Friday 24 August 2012

Don't confuse childcare with preschooling

Two different issues

READING SENIOR Minister of State for Education Lawrence Wong's views in last Thursday's article ("'Risky' to formalise preschool learning"), I am unclear as to whether the Government regards preschooling and childcare as a single issue, or two separate ones.

Childcare facilities are needed when both parents work and they want their children to be cared for. If Singapore wants to grow its population, the State must help the working parents to look after their children.

Of course, some parents may prefer to enrol their children in childcare centres even when they can be looked after at home.

The reasons may include a lack of trust in the minders at home and the expectation that the children will develop better at the childcare centres.

If it is the latter, I do not view it as the State's responsibility.

The focus in childcare centres is care giving, and not development.

Preschooling is different. First, we should agree whether children should start formal education at Primary 1 or when they begin preschooling.

If children start formal education at Primary 1, then preschools are a choice by which parents seek to enhance their children's advantage at P1.

It should not be the State's responsibility to provide and to formalise the curriculum.

If children are required to begin formal education prior to P1, the State must then redefine the requirements and children should begin schooling at age five or six, instead of at age seven now.

So, the issue that requires a decision is whether we think our children require six years of primary education as is currently the case, or seven to eight years.
Ang Miah Boon
ST Forum, 23 Aug 2012

Learning development a crucial component in childcare
MR ANG Miah Boon wrote that the focus in childcare centres is care giving, and not development

("Don't confuse childcare with preschooling"; Thursday).

But quality childcare incorporates a proper curriculum within the 12-hour programme.

The curriculum of many kindergartens and childcare centres is designed to meet the requirement of the Kindergarten Curriculum Guide provided by the Ministry of Education, as well as the Early Years Development Framework provided by the Ministry of Community Development, Youth and Sports for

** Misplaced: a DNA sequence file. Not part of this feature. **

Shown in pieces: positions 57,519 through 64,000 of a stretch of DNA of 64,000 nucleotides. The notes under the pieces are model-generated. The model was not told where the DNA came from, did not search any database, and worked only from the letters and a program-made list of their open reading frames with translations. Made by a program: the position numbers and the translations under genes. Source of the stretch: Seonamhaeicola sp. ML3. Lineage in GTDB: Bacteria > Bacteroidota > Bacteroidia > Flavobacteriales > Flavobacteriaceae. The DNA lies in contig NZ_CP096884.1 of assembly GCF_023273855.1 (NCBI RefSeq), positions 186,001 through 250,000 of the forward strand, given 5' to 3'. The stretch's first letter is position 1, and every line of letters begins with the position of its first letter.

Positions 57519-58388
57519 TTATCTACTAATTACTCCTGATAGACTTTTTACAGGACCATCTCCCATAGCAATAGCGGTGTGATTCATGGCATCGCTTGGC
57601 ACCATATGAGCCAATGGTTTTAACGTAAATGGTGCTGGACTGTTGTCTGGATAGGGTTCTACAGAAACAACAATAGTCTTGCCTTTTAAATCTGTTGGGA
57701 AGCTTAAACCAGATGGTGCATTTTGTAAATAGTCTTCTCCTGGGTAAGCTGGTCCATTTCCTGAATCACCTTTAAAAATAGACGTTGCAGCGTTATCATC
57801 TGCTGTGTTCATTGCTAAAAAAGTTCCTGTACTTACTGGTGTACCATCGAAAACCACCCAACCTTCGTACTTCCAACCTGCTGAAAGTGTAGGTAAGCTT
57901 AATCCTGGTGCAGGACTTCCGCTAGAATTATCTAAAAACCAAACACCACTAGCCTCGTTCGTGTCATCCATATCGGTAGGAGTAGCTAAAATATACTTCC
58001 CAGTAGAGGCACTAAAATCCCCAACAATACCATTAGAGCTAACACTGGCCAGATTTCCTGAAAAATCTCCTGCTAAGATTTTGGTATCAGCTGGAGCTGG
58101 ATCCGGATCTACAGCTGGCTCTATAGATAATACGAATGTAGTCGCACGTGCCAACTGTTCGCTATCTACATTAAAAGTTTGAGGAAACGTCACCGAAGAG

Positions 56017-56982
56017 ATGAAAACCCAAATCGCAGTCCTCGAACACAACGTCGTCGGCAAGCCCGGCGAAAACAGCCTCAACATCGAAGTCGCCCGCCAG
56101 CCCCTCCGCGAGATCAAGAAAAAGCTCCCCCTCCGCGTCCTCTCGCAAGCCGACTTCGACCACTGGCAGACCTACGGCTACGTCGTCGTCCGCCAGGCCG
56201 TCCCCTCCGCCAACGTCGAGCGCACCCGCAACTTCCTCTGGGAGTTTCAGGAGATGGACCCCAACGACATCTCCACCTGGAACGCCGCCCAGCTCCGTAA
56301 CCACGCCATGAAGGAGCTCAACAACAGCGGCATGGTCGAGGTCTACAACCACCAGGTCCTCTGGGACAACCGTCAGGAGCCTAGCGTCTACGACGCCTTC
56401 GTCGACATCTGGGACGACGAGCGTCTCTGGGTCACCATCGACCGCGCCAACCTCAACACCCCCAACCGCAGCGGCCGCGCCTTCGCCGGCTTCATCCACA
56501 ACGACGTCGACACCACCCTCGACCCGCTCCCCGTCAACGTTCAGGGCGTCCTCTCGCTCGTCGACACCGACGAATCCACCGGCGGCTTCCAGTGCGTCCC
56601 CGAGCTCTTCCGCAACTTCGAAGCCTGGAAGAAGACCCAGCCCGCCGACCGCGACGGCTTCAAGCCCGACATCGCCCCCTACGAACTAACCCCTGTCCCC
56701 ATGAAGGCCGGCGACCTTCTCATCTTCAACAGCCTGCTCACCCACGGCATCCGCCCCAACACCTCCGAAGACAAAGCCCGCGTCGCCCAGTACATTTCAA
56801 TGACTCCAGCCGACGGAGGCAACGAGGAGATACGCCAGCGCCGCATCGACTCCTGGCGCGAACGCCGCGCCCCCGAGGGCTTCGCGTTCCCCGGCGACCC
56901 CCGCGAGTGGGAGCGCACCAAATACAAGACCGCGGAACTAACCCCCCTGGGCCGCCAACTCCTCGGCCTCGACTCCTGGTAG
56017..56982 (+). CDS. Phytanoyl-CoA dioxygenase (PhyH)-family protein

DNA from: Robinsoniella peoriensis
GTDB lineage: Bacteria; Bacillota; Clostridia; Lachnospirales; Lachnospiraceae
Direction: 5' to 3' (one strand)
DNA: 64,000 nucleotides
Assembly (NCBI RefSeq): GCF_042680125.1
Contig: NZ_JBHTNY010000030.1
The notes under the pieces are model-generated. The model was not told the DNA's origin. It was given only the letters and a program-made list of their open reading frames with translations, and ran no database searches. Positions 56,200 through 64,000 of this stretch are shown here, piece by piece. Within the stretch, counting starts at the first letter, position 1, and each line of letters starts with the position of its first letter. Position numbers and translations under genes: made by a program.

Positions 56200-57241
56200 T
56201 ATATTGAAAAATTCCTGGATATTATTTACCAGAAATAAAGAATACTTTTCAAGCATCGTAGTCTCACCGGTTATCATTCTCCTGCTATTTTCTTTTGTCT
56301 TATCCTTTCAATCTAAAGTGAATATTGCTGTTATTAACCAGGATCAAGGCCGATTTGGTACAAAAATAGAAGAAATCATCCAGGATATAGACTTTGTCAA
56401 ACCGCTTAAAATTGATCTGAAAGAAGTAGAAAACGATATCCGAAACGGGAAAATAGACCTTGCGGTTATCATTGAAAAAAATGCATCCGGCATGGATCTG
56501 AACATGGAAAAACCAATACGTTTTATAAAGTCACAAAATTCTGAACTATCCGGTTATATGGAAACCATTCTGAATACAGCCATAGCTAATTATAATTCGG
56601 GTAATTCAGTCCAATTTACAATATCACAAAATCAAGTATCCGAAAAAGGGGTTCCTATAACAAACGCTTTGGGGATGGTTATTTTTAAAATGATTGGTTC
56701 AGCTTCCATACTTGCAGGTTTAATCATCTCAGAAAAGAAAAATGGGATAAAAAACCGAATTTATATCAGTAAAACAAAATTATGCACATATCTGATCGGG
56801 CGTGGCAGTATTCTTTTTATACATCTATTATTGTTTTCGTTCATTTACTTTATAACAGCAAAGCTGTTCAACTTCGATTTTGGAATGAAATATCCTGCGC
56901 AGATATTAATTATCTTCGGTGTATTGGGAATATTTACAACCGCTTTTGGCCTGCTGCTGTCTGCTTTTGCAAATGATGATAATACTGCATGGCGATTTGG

children from birth to three years old.

Typically, a total of three to four hours of programme time is devoted to activities and lessons, usually in English and a second language.

Routine care and play time also provide opportunities for teachers to engage with the children, and are critical curriculum components.

Care and education is regarded as inseparable in childcare which is aimed at supporting children's holistic development. Many studies have shown that the first six years of a child's life are critical in creating a positive impact on his growth and development.

In shaping the child's learning disposition, and inculcating core skills during these important foundation years, the child can be better prepared for school and for life.

Hence, it is incorrect

to take the development component out of childcare.

In fact, in addition to custodial care, quality childcare can play an instrumental role in the social, cognitive and emotional development of a child, supplementing and complementing the role of families.

We advocate a more holistic and encompassing definition of early years development and education, that is from birth to six years old, and urge the Government to place equal emphasis on the early years' development, and continue to invest in this area.
Lynn Heng (Ms)
Group Professional
Leadership Officer
NTUC First Campus Cooperative
ST Forum, 25 Aug 2012

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